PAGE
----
If you only have a few weeks of in-person labs this fall semester, consider this lab content reorganization.
Laboratory Assessments and Resources
With the school year quickly approaching, science teachers will at some point need to decide the role of laboratory investigation within their new learning environment. To help this decision-making process, the author focuses on two available options that he believes have the greatest potential for offering a legitimate approach toward authentic investigations in a digital environment.
This is the first of three consecutive blogs about online labs. This first blog centers on the question, "Is chemistry laboratory coursework still relevant?" The second and third blogs discuss if the lab curricula we currently use is achieving our goals and if lab coursework can be effectively moved to an online platform.
This unique microscale gas collection technique provides students with reasonably good data in a short period of time. Students have more time to analyze the data and communicate their findings.
Before trying to use a piece of equipment, it’s worthwhile to have a basic understanding of how it works. To put it simply, FLIR cameras primarily deal with the infrared part of the EMR spectrum. The camera detects infrared energy and converts it into an electrical signal, which is then processed to produce a thermal image on a video monitor.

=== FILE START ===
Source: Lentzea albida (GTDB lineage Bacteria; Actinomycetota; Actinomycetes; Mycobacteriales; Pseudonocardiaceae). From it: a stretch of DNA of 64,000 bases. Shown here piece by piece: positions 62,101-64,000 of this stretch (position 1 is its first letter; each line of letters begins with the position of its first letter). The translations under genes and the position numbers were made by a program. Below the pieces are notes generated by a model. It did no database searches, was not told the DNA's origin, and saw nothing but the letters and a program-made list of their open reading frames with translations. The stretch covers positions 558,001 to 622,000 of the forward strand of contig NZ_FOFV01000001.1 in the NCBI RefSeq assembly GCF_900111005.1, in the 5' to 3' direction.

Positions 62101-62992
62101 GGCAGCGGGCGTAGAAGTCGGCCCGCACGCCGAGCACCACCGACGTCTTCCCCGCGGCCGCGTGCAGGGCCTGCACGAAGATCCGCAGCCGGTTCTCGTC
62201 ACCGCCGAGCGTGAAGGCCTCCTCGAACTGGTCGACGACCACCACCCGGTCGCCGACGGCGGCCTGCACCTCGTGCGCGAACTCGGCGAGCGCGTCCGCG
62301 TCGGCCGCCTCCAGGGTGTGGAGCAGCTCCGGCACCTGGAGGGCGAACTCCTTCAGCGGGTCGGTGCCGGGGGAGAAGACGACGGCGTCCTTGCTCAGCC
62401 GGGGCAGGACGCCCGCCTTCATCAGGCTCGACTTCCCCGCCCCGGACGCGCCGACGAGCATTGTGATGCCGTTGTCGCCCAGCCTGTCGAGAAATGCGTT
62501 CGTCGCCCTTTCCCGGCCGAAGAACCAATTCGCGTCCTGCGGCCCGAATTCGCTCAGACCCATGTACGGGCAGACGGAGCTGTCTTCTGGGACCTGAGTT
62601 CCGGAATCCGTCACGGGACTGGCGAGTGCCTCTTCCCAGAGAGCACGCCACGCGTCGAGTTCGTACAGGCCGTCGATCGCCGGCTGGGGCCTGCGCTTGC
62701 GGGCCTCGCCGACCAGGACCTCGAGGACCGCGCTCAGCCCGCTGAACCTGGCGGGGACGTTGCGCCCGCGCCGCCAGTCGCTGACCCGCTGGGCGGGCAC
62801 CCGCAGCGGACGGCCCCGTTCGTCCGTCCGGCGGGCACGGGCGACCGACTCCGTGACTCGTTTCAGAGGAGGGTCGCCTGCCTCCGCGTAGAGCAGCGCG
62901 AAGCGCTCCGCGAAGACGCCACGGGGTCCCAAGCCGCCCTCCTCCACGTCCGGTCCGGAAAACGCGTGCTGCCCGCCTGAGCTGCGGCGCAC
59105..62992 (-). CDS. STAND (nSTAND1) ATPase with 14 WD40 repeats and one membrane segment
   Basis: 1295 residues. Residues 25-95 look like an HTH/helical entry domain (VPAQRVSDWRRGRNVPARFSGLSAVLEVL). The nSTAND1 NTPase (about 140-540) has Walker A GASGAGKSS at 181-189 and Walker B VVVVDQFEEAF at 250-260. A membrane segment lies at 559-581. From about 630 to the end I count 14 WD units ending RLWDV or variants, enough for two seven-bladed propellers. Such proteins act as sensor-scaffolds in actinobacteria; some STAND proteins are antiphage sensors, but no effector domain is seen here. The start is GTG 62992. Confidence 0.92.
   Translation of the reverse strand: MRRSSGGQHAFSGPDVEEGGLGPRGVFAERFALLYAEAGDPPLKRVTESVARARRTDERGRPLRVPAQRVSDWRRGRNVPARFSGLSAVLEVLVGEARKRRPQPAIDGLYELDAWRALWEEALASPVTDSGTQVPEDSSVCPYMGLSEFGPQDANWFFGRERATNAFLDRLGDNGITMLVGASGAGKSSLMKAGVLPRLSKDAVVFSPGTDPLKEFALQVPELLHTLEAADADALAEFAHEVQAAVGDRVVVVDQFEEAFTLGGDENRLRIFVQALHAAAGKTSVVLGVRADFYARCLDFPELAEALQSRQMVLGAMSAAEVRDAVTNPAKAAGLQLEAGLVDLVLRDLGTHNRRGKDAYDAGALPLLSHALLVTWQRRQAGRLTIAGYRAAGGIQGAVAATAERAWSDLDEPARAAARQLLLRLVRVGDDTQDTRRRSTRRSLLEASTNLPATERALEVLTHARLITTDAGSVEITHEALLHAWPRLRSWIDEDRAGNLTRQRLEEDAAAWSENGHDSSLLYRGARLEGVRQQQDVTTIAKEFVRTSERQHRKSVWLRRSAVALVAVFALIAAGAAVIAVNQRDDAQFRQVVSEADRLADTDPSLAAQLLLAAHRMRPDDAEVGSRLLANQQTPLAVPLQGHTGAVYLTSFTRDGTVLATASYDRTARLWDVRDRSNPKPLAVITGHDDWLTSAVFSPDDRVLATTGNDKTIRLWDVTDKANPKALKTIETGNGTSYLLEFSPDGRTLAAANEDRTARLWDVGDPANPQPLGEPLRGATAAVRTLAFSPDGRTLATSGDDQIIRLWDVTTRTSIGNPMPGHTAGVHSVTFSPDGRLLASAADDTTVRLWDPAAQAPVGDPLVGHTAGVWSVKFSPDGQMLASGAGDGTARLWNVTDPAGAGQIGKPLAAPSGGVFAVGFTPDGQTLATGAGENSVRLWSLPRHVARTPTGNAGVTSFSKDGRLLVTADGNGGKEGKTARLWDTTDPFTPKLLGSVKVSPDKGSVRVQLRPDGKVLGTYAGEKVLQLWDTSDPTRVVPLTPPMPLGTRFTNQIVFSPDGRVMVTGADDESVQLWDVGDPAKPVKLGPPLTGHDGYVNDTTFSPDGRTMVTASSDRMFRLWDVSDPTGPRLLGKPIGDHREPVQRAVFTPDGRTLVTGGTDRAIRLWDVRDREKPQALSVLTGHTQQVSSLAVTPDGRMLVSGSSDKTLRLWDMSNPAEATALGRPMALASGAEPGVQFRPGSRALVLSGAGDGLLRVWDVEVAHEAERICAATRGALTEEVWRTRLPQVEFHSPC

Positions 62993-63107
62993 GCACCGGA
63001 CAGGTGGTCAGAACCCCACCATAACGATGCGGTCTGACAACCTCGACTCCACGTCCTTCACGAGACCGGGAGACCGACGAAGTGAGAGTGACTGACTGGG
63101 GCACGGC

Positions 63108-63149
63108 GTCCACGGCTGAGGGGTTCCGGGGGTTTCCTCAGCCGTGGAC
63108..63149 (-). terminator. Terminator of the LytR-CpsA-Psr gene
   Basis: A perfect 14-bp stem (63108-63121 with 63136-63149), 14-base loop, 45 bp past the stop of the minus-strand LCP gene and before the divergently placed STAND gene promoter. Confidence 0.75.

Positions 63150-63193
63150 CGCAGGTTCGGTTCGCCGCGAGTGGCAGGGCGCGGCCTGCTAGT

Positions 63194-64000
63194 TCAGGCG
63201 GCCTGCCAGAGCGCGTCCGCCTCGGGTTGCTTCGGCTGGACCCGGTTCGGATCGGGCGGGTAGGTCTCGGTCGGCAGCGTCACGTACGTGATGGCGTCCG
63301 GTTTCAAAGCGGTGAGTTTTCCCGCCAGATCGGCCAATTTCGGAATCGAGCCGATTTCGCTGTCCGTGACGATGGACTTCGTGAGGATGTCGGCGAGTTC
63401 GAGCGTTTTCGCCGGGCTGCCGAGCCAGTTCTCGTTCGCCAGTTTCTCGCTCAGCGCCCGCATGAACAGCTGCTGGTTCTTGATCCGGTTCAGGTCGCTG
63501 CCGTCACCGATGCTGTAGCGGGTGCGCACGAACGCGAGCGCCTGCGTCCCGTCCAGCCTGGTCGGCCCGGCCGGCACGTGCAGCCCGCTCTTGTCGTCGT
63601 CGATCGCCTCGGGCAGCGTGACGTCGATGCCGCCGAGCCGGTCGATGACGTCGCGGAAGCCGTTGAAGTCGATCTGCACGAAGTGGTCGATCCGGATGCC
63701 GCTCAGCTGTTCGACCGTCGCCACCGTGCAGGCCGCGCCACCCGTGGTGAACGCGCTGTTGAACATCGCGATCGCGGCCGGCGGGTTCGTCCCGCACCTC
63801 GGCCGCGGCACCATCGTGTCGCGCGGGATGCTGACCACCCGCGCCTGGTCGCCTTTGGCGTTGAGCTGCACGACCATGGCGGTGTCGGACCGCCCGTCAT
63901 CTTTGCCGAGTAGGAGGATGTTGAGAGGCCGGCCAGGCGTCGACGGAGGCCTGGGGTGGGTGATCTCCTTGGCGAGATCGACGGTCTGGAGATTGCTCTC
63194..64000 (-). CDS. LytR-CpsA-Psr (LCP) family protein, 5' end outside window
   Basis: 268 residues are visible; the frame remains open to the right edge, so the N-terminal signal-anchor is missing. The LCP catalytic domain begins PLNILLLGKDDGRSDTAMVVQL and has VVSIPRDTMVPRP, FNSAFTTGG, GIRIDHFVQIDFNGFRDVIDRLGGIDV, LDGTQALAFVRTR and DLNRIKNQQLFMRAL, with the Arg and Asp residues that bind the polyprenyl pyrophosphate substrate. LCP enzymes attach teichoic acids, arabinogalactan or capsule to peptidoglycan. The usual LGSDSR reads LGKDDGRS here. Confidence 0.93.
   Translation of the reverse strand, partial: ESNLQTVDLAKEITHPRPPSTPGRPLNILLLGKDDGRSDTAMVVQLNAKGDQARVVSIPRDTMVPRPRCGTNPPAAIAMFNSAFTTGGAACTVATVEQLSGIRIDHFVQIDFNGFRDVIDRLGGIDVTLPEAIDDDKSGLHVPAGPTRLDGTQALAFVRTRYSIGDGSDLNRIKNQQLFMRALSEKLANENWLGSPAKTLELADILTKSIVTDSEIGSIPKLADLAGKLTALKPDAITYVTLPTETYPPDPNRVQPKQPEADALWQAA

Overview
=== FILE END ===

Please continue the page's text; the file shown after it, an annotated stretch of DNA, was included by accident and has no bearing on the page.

Two groups of students, typically, have difficulty with titrations, the first time around. Those that act too rashly and overshoot the endpoint, and those over-cautious ones who they take forever to finish.
In our freshman Chemistry laboratory course at Nicholls State University, tutorials (with embedded quizzes) are used as pre-lab assignments. The text and graphical information provide a sufficient basis to answer all the questions, but YouTube videos are embedded for students who may need additional help. The tutorials could be easily adapted for flipped instruction in high school and college lecture courses.
We all know how fundamental the mole concept is for stoichiometry. This year I brainstormed ways to really make it stick. I decided to do multiple mini-practicums, one for each learning target of the mole unit. I am sharing brief descriptions of the mini-practicums I did for each learning target.
A few years ago, the faculty in our department at Slippery Rock University of Pennsylvania decided to switch to an atoms first approach to the General Chemistry course. We took advantage of this change to systematically redesign the first semester of the laboratory curriculum to be a true “laboratory course” that focuses on laboratory practices, techniques, and equipment rather than on chemical theory.
In this blog post, I would like to share a relatively simple demonstration you may use to introduce the concept of antioxidant along with its potential in everyday life.